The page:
The tr.im link-shortening service was yesterday shut down by operator Nambu Network, which failed to find a buyer.
"We regret that it came to this, but all of our efforts to avoid it failed," the company wrote on the tr.im home page. "No business we approached wanted to purchase tr.im for even a minor amount."
The tr.im service was one of a number that will convert a conventional URL into a shorter alphanumeric string. When the tr.im URL is kicked the service redirects users to the original URL.
The services are primarily designed for Twitter users who face a 140 character limit in messages they send although can be used in any application.
In closing down the service Nambu Networks said it had approached a number of people in the Twitter development world about buying the service but "nobody wanted it in exchange for a token amount of money".
"No one perceived any value in it, or they wanted to operate a shortener under a differently branded domain name".
Nambu was also critical of Twitter's preference for the bit.ly link shortening service and the effect that had on business and growth potential.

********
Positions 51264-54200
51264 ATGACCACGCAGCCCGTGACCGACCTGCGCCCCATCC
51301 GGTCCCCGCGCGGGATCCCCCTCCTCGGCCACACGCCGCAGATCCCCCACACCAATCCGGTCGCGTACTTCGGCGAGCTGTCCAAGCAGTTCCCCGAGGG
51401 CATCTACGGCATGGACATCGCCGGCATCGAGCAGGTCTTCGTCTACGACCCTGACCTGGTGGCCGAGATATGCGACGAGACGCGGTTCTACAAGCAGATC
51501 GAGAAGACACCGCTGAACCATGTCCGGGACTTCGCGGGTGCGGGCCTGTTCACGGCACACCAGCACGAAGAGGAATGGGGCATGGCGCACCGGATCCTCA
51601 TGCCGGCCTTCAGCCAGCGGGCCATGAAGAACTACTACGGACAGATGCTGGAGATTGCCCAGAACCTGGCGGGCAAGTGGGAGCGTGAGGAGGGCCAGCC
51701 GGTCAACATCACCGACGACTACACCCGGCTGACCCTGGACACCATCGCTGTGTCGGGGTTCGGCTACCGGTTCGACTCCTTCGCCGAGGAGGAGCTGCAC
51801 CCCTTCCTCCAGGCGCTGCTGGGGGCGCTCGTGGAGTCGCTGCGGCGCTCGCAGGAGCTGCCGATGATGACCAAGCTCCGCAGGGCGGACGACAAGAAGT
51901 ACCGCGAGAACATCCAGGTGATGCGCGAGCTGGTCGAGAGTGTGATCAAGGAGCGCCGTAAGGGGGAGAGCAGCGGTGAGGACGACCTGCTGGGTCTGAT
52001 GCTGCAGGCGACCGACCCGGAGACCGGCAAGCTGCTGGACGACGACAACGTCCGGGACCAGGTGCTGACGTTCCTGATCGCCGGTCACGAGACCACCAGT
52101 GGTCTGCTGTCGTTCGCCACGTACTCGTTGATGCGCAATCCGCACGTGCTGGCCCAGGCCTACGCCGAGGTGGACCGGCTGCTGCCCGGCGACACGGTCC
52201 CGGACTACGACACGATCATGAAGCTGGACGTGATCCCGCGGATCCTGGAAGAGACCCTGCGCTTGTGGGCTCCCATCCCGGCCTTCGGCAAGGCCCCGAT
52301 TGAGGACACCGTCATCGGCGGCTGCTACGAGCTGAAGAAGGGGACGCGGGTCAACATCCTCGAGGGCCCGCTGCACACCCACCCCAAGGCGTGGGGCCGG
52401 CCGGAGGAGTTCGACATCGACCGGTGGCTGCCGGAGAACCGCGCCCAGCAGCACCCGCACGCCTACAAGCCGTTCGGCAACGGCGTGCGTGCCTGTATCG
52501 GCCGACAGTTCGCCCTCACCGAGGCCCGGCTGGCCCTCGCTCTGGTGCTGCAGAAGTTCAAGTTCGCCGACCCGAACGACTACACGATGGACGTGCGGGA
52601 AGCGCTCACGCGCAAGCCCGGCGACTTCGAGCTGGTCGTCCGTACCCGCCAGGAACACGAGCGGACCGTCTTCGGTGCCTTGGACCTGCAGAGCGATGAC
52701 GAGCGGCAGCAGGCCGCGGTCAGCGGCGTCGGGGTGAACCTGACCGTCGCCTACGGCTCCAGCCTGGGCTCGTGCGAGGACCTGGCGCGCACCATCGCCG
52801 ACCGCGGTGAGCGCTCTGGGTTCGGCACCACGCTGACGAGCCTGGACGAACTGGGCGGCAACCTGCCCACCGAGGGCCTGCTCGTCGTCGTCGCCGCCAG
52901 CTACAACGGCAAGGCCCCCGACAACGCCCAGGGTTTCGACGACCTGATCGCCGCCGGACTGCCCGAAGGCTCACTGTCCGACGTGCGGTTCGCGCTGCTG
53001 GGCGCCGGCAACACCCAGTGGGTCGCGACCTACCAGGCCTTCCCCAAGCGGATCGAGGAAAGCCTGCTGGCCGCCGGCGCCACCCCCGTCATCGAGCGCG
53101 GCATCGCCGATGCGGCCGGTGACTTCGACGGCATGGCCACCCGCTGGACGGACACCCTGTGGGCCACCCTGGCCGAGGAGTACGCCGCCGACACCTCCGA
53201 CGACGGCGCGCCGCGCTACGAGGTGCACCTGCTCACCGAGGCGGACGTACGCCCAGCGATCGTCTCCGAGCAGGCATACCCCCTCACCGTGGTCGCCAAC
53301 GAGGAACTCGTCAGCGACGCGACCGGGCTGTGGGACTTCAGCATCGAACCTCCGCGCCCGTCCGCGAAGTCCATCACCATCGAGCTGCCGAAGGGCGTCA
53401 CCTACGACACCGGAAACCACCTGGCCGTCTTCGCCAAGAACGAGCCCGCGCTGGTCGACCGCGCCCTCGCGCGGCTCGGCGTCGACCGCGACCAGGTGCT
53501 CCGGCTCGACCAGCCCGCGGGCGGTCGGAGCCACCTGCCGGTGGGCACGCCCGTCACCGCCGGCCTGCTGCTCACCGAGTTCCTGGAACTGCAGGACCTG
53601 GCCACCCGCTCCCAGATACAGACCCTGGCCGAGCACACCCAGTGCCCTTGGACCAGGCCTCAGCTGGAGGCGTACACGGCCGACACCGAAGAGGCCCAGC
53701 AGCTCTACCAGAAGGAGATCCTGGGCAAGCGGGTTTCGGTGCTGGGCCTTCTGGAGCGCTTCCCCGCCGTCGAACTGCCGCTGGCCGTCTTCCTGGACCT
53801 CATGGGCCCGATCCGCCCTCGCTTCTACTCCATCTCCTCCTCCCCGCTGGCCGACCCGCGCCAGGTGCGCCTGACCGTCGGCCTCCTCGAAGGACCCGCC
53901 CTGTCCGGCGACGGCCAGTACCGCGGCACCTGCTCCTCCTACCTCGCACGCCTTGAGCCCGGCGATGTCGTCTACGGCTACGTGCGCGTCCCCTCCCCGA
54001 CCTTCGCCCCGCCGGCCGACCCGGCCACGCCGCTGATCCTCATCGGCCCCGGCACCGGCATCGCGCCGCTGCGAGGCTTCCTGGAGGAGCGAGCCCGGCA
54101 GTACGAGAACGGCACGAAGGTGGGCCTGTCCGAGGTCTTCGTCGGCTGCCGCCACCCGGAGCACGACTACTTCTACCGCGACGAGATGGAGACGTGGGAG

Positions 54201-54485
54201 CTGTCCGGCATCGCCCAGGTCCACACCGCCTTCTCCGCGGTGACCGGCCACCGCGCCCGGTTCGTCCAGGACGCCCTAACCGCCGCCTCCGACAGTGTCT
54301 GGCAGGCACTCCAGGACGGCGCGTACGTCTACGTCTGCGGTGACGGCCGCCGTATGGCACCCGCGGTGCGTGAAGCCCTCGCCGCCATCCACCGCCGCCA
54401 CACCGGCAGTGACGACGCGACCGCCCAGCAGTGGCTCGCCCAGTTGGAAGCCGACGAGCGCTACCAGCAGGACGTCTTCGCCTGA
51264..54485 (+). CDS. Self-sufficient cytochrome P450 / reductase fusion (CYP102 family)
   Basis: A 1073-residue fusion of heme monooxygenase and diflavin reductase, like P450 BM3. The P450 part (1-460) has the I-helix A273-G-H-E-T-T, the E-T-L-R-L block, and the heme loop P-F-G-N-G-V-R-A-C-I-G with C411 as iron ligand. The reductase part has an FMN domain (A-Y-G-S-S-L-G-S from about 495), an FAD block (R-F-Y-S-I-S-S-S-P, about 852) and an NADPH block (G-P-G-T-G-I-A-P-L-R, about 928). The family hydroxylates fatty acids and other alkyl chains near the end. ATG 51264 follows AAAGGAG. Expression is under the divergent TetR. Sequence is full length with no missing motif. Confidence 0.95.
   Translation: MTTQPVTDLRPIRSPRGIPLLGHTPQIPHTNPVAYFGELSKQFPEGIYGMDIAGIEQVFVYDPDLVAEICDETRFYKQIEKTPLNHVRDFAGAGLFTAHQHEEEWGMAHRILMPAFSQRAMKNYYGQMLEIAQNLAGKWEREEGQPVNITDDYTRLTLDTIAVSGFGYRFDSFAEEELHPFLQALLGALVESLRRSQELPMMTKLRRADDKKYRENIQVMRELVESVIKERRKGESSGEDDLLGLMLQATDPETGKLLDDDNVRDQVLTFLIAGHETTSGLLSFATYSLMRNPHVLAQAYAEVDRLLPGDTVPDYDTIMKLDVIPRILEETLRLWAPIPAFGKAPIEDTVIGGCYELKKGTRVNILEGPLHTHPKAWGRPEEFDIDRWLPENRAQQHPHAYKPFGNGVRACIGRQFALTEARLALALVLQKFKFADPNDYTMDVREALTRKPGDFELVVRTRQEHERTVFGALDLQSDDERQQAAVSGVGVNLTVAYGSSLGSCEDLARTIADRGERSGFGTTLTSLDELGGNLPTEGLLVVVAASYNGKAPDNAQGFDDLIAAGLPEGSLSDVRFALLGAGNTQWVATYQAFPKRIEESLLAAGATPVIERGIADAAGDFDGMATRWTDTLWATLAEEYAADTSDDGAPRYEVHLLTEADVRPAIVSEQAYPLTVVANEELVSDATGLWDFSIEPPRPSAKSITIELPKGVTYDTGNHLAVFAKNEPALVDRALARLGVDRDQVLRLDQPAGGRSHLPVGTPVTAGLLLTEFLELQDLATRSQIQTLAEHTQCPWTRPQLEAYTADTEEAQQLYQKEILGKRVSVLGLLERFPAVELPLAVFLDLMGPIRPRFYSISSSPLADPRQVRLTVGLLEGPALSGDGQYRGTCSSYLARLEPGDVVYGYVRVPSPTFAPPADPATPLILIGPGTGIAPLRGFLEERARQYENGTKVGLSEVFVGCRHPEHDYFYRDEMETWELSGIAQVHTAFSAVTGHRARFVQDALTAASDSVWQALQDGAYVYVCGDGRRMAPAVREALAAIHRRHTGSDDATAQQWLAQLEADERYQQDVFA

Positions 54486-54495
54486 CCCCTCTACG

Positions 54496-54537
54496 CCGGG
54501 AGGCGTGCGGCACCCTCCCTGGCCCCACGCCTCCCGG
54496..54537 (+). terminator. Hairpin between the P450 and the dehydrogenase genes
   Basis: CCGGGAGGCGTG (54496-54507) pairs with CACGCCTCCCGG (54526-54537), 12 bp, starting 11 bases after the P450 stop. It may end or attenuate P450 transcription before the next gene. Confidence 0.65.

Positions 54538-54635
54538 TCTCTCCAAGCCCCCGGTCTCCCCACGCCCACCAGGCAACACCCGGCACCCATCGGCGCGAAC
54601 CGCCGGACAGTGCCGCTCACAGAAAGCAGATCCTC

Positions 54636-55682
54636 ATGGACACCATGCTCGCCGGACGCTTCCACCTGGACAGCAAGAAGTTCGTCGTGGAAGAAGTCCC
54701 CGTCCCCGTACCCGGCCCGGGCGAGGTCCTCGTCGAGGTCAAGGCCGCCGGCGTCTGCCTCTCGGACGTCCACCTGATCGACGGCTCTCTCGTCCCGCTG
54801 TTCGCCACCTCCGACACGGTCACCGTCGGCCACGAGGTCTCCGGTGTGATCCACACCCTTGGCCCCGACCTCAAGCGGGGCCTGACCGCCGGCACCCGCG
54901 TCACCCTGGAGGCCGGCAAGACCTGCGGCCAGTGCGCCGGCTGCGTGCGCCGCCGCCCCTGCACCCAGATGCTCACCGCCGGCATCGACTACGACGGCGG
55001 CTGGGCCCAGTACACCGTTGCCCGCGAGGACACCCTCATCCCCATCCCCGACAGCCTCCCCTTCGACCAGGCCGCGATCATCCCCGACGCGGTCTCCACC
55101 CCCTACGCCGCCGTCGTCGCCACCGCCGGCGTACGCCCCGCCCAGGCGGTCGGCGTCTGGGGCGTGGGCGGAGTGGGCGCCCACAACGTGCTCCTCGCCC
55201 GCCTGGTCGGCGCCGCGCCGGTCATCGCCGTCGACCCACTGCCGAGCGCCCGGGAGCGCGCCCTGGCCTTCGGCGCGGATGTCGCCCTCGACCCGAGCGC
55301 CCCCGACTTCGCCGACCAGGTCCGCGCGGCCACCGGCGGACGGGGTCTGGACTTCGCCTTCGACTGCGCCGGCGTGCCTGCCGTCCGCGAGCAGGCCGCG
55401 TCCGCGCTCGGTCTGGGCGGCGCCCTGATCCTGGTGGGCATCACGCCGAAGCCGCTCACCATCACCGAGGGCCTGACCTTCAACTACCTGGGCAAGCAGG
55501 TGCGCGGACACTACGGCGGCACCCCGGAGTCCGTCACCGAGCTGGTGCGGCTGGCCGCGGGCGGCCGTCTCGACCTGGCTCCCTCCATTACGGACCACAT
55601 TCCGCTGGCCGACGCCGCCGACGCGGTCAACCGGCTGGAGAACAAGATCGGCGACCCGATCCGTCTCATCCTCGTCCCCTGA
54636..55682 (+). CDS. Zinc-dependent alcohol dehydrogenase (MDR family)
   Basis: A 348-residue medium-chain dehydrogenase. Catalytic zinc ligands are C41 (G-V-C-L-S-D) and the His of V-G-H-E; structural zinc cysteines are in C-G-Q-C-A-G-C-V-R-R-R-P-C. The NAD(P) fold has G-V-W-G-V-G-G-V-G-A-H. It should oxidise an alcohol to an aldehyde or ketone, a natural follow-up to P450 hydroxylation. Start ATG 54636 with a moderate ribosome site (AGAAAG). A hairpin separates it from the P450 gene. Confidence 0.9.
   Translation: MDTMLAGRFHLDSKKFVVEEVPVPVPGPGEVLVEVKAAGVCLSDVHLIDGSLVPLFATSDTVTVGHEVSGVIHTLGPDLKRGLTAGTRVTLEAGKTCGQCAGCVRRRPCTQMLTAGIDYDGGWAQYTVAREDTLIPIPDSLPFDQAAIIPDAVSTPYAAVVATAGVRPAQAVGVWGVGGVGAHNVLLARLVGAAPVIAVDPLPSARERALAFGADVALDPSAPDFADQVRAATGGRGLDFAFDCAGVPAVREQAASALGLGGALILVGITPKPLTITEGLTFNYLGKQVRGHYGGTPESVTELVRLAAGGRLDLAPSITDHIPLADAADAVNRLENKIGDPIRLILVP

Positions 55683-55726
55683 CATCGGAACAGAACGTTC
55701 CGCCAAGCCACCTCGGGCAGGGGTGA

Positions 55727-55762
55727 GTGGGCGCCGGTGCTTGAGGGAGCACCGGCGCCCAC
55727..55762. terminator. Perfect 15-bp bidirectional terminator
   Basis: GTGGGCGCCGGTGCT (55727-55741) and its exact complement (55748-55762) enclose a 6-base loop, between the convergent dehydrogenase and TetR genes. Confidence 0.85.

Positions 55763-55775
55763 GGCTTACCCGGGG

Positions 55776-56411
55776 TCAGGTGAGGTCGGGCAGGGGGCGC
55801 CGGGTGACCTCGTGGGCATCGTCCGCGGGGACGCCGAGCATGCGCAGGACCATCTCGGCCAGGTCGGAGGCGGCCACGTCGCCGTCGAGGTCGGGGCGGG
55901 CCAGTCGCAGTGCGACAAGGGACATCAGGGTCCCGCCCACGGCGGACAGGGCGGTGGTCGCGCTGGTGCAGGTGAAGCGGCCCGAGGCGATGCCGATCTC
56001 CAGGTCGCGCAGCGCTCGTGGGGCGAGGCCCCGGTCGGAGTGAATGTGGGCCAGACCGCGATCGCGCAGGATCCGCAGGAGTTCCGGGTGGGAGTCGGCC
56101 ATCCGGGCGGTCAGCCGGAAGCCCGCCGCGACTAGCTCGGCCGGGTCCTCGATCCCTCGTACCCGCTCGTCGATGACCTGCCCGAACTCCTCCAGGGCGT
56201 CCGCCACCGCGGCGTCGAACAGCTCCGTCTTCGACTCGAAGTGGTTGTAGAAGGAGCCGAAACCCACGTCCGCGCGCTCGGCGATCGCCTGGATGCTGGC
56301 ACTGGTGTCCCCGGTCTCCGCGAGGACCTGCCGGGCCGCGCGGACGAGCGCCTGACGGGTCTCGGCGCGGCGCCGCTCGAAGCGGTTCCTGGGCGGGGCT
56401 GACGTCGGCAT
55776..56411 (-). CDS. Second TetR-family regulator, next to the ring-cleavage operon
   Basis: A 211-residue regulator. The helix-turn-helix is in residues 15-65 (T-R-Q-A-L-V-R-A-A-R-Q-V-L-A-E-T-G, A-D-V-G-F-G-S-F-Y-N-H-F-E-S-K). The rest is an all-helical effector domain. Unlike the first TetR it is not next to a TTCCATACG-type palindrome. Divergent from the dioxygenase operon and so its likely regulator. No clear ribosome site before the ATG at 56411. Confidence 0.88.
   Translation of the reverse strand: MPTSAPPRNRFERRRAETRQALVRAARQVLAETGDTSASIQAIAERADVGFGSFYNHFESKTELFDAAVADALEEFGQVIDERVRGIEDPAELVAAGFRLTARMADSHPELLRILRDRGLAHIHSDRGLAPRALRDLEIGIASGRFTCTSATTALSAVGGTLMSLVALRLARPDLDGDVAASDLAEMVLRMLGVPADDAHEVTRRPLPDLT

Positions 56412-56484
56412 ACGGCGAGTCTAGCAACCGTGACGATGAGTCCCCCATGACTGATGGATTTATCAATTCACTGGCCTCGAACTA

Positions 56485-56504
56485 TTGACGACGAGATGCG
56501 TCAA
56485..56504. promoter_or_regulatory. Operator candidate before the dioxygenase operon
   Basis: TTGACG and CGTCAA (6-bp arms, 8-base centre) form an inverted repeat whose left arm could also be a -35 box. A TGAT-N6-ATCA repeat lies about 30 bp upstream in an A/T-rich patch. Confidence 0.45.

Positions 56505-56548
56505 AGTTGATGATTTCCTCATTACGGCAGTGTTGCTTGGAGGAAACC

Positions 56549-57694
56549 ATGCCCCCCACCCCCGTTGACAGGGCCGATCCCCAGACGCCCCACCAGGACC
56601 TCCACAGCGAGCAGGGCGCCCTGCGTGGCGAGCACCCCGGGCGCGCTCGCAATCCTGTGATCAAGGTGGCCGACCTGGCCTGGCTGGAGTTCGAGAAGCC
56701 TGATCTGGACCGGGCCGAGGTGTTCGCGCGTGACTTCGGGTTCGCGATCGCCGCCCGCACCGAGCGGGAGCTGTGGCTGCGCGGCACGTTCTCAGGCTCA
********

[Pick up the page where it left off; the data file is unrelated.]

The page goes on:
"There is no way for us to monetise URL shortening - users won't pay for it - and we just can't justify further development since Twitter has all but anointed bit.ly the market winner," the company wrote.
"Twitter has all but sapped us of any last energy to double-down and develop tr.im further. What is the point?
"With bit.ly the Twitter default, and with us having no inside connection to Twitter, tr.im will lose over the long-run no matter how good it may or may not be at this moment, or in the future."
URL shortening services have recently been in the spotlight because of use by criminals to trick people into visiting phishing or illicit websites.
The shortened URLs provide no hint as to their actual destination making it easier to fool people into clicking and visiting malicious Web sites.
tr.im is no longer accepting new URLs although said it would continue to redirect links until at least the end of this year.